5-year-old Phoenix boy born without all his fingers receives prosthetic 'Stormtrooper' hand

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(Source: 3TV/CBS 5) (Source: 3TV/CBS 5)
(Source: 3TV/CBS 5) (Source: 3TV/CBS 5)
(Source: 3TV/CBS 5) (Source: 3TV/CBS 5)
(Source: 3TV/CBS 5) (Source: 3TV/CBS 5)
PHOENIX (3TV/CBS 5) -

 Five-year-old Jacob Taggart was born without all his fingers on his right hand.

The north Phoenix boy has struggled to control his bike, swing on the swings, and keep up with other kindergartners in school.

“Sometimes he’ll put his hand in his pocket so people don’t notice it,” said Linda Taggart, Jacob’s grandmother. “He’s very aware of it. He’s aware that other kids know that he’s different and they’ll comment on it.”

However, he’ll soon get to show it off. His life is about to change thanks to the MORE Foundation

Marc Jacofsky and his team designed a prosthetic hand to resemble a Stormtrooper’s hand.

It’s Taggart’s favorite “Star Wars” character.

He didn’t have much to say today, but told AZ Family he “liked it.”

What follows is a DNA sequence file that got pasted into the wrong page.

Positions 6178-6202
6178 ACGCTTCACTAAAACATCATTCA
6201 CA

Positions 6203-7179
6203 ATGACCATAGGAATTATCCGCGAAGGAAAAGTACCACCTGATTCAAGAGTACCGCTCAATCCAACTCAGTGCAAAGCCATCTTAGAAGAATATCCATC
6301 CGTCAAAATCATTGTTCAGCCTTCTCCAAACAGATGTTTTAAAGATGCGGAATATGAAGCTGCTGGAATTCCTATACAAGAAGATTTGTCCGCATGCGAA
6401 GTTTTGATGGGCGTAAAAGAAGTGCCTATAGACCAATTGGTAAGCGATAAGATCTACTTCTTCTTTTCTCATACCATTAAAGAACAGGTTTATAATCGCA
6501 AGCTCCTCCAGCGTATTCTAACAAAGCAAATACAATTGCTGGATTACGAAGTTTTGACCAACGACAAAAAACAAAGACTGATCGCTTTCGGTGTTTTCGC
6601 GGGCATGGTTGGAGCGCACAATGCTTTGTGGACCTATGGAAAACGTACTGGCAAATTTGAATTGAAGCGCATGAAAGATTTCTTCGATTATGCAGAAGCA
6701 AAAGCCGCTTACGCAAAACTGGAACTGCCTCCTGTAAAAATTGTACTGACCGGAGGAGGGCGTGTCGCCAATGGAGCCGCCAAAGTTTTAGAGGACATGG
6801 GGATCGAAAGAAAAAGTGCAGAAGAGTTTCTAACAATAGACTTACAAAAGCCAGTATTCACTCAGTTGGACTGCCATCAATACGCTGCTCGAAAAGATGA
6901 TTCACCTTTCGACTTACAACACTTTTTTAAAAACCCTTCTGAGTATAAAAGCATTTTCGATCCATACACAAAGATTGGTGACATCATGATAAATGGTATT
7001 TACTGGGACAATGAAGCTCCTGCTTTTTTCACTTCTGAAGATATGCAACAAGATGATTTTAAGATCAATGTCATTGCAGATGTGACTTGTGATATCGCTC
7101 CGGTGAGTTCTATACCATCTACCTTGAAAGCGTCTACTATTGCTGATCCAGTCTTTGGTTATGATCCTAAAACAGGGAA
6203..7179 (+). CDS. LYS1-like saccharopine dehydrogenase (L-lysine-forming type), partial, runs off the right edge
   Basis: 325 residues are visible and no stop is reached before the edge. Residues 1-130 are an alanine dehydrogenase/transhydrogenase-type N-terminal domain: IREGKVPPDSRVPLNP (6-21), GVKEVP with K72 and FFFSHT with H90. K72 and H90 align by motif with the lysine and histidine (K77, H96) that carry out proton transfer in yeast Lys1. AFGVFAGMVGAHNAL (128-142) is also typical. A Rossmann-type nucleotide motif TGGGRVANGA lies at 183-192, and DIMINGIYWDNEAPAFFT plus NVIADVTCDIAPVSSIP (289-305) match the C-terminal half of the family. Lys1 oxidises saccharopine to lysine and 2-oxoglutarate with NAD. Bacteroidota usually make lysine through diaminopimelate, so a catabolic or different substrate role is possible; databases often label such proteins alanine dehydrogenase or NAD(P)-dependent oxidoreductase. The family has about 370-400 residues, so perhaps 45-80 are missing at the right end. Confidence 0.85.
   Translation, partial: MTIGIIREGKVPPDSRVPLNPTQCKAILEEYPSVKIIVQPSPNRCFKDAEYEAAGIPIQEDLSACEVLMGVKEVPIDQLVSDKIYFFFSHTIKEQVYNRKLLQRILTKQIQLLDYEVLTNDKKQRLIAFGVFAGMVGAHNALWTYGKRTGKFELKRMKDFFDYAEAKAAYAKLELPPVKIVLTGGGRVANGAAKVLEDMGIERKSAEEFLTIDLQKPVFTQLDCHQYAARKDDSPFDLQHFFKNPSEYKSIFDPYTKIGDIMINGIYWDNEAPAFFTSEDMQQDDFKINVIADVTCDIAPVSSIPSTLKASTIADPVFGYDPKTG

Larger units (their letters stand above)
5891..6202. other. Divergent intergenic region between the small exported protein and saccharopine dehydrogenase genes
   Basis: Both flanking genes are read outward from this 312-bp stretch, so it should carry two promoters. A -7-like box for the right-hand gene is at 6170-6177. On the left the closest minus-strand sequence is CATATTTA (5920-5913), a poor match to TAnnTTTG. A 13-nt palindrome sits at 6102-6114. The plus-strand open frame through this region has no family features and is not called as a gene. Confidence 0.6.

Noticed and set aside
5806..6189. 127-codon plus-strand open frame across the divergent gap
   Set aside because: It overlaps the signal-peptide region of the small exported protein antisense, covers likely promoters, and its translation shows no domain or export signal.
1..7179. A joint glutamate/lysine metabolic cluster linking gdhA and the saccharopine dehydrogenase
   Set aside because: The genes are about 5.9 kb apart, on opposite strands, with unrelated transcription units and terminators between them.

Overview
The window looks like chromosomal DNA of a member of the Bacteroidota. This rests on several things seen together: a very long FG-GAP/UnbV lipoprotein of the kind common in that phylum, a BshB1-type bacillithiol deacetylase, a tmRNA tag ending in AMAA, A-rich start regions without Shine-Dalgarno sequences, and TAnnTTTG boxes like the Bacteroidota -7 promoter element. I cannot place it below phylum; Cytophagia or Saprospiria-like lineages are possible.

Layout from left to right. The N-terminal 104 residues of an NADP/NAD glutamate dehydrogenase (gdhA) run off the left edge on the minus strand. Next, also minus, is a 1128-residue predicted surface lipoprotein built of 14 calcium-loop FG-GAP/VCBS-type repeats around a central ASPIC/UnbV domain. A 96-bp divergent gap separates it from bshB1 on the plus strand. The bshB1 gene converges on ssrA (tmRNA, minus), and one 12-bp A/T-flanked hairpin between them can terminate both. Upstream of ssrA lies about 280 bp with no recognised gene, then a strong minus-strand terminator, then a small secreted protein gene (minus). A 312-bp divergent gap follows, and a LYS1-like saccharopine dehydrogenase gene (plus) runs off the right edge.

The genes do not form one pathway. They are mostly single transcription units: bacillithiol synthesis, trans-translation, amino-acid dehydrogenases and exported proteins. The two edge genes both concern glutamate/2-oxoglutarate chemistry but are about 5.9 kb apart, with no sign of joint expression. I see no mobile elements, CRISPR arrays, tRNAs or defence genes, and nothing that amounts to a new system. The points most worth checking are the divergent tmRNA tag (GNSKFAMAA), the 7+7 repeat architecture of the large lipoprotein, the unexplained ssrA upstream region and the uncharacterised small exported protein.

Taggart’s grandmother admitted he’s too squirmy to sit through a full “Star Wars” movie, but he likes the Star Wars video games and commercials he sees on TV.

He knows Luke Skywalker lost his hand and has a prosthetic hand,” she explained. “He sort of relates to that. That there’s a hero out three that’s sort of like him that has a missing hand.”

Marc Jacofsky, the executive director of the MORE Foundation, said Taggart is the first kid to receive a custom prosthetic hand through their new Helping Hands program.

Jacofsky said the prosthetics are not designed to look like real hands; instead more super-hero-like to appeal to kids.

“He (Jacob) was wearing a stormtrooper shirt the day that we met him and we asked him if he wanted a Stormtrooper? He started to glow and said – wow you can do that?”

So Jacofsky did and gave it to Jacob as a gift, for free, just in time for Christmas.

Something Jacob’s grandmother is extremely thankful for.

 “It’s just something we could never afford and something that insurance doesn’t pay for,” she said.

Jacofsky explained the cost is expensive because kids are constantly growing.

“Well we wanted to give back to the community,” said Jacofsky. “As kids grow over time, the shape of their hand and the size of their hand changes. And they may need a new prosthetic as frequently as once per year.”

That could cost thousands of dollars.

Taggart needs to make a few more trips to the lab for fittings before he’s able to take it home or to school. Jacofsky thinks he’ll be able to do that sometime next month.

The MORE Foundation is a musculoskeletal orthopedic research and education nonprofit in North Phoenix. The foundation is able to give prosthetics to kids like Taggart for free because of donations.

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